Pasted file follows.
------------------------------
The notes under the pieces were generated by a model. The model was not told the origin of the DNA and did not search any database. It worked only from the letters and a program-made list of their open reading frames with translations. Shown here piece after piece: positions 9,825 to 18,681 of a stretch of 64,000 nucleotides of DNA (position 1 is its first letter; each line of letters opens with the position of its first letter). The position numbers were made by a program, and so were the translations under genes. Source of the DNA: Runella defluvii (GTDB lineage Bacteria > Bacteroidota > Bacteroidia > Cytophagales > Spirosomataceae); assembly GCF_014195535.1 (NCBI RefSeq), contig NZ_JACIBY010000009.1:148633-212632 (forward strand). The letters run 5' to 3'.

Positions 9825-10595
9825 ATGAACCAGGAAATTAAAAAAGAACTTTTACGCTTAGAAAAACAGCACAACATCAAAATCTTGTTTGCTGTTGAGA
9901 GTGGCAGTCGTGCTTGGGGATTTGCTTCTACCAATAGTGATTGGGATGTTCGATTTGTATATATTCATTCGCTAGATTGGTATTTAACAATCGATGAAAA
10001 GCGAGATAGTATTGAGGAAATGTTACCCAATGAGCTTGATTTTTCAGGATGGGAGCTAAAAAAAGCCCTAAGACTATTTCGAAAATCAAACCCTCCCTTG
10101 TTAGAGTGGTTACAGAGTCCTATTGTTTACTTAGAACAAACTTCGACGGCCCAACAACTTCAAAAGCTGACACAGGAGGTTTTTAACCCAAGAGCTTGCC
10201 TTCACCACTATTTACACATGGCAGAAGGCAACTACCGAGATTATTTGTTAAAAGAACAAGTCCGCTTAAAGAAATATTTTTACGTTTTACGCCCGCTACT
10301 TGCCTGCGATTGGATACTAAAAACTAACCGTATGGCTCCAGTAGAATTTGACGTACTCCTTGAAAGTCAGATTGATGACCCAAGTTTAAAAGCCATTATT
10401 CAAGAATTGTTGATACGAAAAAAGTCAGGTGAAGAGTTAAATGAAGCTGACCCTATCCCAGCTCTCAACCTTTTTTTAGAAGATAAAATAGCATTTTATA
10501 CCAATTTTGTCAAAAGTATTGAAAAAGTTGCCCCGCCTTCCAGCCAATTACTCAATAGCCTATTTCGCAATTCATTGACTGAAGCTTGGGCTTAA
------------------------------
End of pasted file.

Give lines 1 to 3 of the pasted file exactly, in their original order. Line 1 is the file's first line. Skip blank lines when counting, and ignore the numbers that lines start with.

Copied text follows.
The notes under the pieces were generated by a model. The model was not told the origin of the DNA and did not search any database. It worked only from the letters and a program-made list of their open reading frames with translations. Shown here piece after piece: positions 9,825 to 18,681 of a stretch of 64,000 nucleotides of DNA (position 1 is its first letter; each line of letters opens with the position of its first letter). The position numbers were made by a program, and so were the translations under genes. Source of the DNA: Runella defluvii (GTDB lineage Bacteria > Bacteroidota > Bacteroidia > Cytophagales > Spirosomataceae); assembly GCF_014195535.1 (NCBI RefSeq), contig NZ_JACIBY010000009.1:148633-212632 (forward strand). The letters run 5' to 3'.

Positions 9825-10595
9825 ATGAACCAGGAAATTAAAAAAGAACTTTTACGCTTAGAAAAACAGCACAACATCAAAATCTTGTTTGCTGTTGAGA